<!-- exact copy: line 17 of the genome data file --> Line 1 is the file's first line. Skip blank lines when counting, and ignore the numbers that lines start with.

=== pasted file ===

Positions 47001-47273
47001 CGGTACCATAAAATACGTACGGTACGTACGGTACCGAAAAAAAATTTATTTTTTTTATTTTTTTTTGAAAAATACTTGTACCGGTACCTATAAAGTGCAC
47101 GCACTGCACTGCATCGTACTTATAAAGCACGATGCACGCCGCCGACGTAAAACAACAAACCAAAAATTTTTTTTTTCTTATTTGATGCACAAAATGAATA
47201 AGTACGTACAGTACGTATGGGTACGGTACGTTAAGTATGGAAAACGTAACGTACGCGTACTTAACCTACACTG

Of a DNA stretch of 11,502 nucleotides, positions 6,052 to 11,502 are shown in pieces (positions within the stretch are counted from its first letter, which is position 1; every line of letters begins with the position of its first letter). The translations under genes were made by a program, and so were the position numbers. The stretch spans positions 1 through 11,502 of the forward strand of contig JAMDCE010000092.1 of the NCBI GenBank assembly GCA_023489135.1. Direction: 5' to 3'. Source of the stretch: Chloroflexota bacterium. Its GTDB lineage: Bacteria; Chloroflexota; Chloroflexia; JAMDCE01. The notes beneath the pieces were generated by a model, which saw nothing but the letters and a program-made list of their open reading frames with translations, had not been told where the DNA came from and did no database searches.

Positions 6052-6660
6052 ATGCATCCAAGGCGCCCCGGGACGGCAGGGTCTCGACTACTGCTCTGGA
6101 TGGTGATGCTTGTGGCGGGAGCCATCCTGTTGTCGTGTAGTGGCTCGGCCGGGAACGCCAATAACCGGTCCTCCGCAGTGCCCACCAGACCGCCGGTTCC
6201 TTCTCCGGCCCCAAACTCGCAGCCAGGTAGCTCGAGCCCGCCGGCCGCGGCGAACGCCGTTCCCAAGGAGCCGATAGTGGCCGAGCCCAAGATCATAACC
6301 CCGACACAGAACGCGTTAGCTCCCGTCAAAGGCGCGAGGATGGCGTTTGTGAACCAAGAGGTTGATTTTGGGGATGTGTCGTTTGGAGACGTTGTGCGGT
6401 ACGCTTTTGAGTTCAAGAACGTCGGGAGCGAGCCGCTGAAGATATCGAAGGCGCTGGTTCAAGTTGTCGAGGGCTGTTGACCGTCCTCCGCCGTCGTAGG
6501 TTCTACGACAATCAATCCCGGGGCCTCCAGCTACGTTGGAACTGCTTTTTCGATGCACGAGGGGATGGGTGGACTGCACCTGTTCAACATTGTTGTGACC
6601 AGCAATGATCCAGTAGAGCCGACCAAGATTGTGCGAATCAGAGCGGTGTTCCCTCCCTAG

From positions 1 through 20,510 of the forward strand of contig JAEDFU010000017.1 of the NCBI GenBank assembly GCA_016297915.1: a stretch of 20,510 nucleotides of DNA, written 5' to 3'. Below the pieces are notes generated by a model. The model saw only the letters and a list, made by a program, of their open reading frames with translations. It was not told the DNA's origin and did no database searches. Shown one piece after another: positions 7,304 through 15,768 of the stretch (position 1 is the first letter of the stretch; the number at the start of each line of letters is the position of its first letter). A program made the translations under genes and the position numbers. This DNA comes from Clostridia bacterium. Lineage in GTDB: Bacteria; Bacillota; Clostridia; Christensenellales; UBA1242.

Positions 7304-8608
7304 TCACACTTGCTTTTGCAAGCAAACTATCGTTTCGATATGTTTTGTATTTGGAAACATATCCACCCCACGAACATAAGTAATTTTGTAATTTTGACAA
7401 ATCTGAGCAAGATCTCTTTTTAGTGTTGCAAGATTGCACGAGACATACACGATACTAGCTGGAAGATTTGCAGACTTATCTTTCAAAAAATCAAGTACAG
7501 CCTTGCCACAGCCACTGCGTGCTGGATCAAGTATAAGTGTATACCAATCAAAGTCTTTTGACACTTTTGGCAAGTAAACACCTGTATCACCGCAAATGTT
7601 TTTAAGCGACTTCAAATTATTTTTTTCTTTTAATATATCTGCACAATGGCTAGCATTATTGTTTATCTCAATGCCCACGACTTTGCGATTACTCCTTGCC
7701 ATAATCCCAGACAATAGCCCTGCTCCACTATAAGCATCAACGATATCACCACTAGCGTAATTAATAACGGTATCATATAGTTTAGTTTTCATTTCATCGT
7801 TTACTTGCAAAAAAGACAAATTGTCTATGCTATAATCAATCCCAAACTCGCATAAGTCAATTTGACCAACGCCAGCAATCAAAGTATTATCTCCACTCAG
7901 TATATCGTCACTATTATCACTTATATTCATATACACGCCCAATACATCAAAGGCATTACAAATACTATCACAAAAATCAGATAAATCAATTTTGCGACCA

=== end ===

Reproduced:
7401 ATCTGAGCAAGATCTCTTTTTAGTGTTGCAAGATTGCACGAGACATACACGATACTAGCTGGAAGATTTGCAGACTTATCTTTCAAAAAATCAAGTACAG